Pornography is a ‘hot button’ and controversial topic. I often refer to it as the ‘naked elephant in the room’. Everyone knows it’s there, but no one really wants to acknowledge it.

Porn is controversial because it’s divisive. There’s ‘Pro-Porn’ and ‘Anti-Porn’ sides. It’s as oppositional, if not more, as any other ‘pro’ or ‘anti’ discussion. If we dig a little deeper than ‘pro’ and ‘anti’, the work of Malumuth offers 3 main ideological / theoretical perspectives.

  1. The Moralist Perspective
  2. The Liberal Perspective
  3. The Radical Feminist Perspective

Quoting directly from Malumuth’s paper on Pornography, here’s an expansion on these perspectives that could shed some light on why it’s so difficult to see eye-to-eye.

  1. According the moralist perspective, sex is a private act engaged in by consenting married adults, primarily for the purpose of procreation. Pornography, therefore, is viewed by moralists as offensive as well as a negative influence on society. Not only does it encourage sexual acts outside the boundaries of private behaviour among married adults, but it also publicly displays sex. Through these public displays of sex, pornography sexually arouses consumers in ways that might encourage unacceptable behaviour. Some pornography communicates positive messages about adultery, homosexuality, and bestiality, which according to the moralist perspective are unacceptable and undesirable behaviours. Through its emphasis on the importance of sex and sexual gratification, pornography encourages illicit fantasies and acts, degrading sex and marriage.
    [Side note: Not all people who oppose porn are moralists; not all Christians appreciate being labelled as such; and calling all opposers to porn ‘moralists’ is a worn-out bullying tactic that attempts to shut down conversation.]
  2. In the liberal perspective, the concepts of ‘good’ versus ‘evil’ are viewed as culturally defined and therefore arbitrary. Human adults who are given free access to the full range of messages and information are able to make rational choices about what is appropriate behaviour in their culture. Four assertions made by supporters of the liberal theory help to understand pornography research guided by this perspective:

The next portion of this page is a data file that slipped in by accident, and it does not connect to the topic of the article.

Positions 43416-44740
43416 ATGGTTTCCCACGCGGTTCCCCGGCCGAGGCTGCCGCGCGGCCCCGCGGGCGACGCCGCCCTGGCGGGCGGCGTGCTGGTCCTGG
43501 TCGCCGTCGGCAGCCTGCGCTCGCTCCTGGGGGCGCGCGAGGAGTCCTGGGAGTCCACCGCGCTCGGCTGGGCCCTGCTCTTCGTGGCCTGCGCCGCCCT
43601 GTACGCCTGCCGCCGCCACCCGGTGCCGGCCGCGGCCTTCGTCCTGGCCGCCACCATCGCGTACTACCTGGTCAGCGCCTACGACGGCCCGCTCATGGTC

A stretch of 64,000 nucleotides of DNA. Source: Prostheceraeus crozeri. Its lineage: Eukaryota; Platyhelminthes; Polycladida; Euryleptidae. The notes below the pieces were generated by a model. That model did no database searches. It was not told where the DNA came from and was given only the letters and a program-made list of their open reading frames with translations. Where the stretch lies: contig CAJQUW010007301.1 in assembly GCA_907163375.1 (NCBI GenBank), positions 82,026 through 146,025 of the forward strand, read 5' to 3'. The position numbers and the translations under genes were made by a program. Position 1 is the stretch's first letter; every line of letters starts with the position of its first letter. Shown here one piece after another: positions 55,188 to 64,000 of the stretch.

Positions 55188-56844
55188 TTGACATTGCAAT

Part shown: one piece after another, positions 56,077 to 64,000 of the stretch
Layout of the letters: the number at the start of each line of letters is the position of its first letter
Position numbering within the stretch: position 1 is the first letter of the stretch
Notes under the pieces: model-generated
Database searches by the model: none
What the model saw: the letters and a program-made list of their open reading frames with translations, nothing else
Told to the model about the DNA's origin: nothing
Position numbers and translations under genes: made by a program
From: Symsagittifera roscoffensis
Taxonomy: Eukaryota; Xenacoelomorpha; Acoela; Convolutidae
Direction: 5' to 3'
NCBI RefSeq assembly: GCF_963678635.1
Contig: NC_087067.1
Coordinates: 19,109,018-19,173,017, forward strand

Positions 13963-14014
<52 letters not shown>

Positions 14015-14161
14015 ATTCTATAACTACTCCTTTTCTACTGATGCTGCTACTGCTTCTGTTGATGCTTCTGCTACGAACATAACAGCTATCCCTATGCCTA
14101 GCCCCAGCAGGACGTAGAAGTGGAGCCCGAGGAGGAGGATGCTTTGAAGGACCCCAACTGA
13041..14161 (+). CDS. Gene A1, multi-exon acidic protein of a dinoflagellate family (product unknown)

1. Most pornography merely triggers sexual thoughts that are not acted out. Unless these thoughts result in harmful actions against others, pornography should be considered harmless.
    2. Pornography may even be a socially beneficial form of communication that allows for self-expression of sexual interests.
    3. The state should not restrict individuals’ basic human right to free expression of ideas. As long as the recipient restricts his behaviour to private actions such as sexual arousal, fantasy or use of pornography with consenting partners, society has no right to interfere.
    4. While pornography is generally not harmful, consumers who are particularly susceptible to it and cannot behave rationally may require some form of message restriction once they have acted illegally.
      [Side note: This perspective seems to only cover that of adults, not considering the impact of pornography availability to children.]